POLICY & ADVOCACY

September 24th, 2020

Local Advocacy, Big Impact: How to Speak Up at your Local Events

Man raising hand at community meeting

All politics are local. This election cycle, make sure the candidates running for office in your area know what you care about. You have the ability to use your voice to make the change you want to see in your community. 

Each year, there are federal, state, and local elections, and every four years there is a presidential election. This year, all of those will be happening at once! Candidates will be campaigning in your area and presidential candidates might hold a town hall near you. Now is the time to make a difference! Attend a town hall or election event to tell the candidates for office at all levels what you want to see in your education system. Many people running for office might hold virtual meetings that you can attend and you can have your voice heard right from your couch! 

Here are six questions you can ask to find out where candidates stand on important issues impacting students with learning and attention issues:

  1. Across the country, 1 in 5 children struggle with learning and attention issues, which are brain-based disorders affecting reading, writing, math, attention, and more. Knowing the early signs of and risk factors for learning disabilities and attention issues can help schools and parents address the learning needs of students with disabilities early on and lessen the risk that a child falls behind or struggles in school. What will you do to expand research into early screening, identification of and interventions for reading disabilities (like dyslexia) and math disabilities?

    NCLD’s LD Checklist contains helpful information about the early signs of learning and attention issues.

  2. More than 7 million students in our public schools have been identified with a disability, and many more struggle to learn without any formal support. Our public schools have an obligation to serve every one of these children, no matter how great their challenges are. How will you invest in our schools during and after the pandemic and ensure that public funding remains in public schools?

    Learn more about advocating for equitable funding during the pandemic and why NCLD opposes private school vouchers.

  3. Literacy has become a national crisis in recent years. Black and Hispanic students enter high school with average literacy skills three years behind those of white and Asian students, and students from low-income families enter high school with average literacy skills five years behind those of high-income students. What will you do to ensure that students have access to high quality literacy instruction?

    See NCLD’s State of LD report for the latest data and information about supporting academic success for students with LD.

  4. The 1 in 5 children with learning and attention issues —like mine— spend most of their time in general education classrooms. I know firsthand that my child’s educators have worked very hard to serve students well during the pandemic, and their work is far from over. They are teaching in virtual and hybrid environments and are tasked with making up for lost instructional time, often without the resources or professional development they need. How will you ensure educators are equipped with the knowledge, skills, and resources to serve all students well in the coming years?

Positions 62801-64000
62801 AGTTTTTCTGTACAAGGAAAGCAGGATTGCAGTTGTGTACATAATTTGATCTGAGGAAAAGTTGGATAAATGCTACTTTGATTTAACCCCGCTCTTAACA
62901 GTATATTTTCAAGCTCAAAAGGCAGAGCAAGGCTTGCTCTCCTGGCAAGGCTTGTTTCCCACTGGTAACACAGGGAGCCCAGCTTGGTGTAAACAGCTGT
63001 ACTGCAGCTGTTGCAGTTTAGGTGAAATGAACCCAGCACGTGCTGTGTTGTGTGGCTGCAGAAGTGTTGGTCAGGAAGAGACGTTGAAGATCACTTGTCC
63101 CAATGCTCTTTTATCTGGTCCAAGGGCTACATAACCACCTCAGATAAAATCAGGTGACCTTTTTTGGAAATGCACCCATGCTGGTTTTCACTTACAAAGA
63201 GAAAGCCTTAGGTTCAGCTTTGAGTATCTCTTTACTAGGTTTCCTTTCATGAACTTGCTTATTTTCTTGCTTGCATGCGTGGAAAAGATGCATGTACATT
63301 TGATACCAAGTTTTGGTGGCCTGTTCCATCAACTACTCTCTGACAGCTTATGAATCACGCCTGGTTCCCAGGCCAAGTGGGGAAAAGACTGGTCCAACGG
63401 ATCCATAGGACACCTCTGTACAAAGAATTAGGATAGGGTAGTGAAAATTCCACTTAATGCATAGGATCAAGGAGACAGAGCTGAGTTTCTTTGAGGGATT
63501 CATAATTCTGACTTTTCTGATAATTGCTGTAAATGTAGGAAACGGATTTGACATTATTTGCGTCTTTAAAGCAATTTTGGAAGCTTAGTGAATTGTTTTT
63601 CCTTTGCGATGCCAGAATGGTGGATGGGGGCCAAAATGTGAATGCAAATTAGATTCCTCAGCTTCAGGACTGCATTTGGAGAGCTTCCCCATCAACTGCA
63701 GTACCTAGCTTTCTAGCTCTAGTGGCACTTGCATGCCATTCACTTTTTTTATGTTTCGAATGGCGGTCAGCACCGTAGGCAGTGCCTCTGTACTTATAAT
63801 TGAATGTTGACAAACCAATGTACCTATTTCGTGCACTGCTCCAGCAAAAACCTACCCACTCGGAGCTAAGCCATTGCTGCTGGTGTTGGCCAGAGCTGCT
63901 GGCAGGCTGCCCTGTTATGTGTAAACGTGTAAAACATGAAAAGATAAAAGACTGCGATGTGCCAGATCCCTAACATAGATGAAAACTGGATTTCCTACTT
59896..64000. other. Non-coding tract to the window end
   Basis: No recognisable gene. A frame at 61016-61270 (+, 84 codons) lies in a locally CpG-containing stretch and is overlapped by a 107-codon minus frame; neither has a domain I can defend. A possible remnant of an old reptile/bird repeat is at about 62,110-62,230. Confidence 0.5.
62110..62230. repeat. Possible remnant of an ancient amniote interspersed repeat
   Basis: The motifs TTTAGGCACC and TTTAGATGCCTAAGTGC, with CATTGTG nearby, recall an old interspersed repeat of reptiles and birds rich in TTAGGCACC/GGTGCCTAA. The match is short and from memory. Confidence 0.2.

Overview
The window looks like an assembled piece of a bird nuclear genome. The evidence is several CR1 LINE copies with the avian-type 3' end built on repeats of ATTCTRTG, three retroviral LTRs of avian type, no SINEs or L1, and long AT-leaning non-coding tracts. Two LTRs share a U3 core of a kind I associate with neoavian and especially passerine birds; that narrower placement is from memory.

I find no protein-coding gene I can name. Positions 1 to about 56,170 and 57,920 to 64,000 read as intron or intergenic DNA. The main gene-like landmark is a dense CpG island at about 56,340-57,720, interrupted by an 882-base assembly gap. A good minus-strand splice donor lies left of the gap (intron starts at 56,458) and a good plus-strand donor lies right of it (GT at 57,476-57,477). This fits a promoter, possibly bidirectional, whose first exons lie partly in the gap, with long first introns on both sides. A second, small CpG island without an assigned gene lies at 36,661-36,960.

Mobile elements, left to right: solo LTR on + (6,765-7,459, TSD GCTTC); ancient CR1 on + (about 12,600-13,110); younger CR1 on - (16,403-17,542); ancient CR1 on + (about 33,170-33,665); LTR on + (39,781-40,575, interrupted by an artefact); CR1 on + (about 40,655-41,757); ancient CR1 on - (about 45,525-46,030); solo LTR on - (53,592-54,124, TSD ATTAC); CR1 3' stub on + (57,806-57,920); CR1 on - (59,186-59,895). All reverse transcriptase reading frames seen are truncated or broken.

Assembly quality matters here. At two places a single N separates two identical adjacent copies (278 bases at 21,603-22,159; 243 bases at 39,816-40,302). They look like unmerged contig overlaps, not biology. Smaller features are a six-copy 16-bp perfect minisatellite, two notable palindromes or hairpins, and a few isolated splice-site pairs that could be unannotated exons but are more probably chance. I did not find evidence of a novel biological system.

Learn more about evidence-based practices and teacher training through NCLD’s report Forward Together.

  5. Children of color are more likely to be identified as having a disability, more likely to be placed in separate educational settings due to their disability label, and more harshly disciplined than white students or students without disabilities. What will you do to help schools improve their school’s climate and eliminate racial bias from special education and discipline policies?

    Learn more about the overrepresentation of students of color and low-income students in NCLD’s State of LD report.

  6. Students with disabilities attend four-year colleges at half the rate of their peers without disabilities and are less likely to complete their post-secondary program.  If these individuals are not in college or have graduated from college, they are more likely to be unemployed than their peers without disabilities. What will you do to support students with disabilities’ transition to college or the workforce after graduating high school?

    Learn more about the RISE Act and the transition to life after high school for students with LD.

The Latest From NCLD

See what NCLD has been advocating for and get the most recent news on learning and attention issues.

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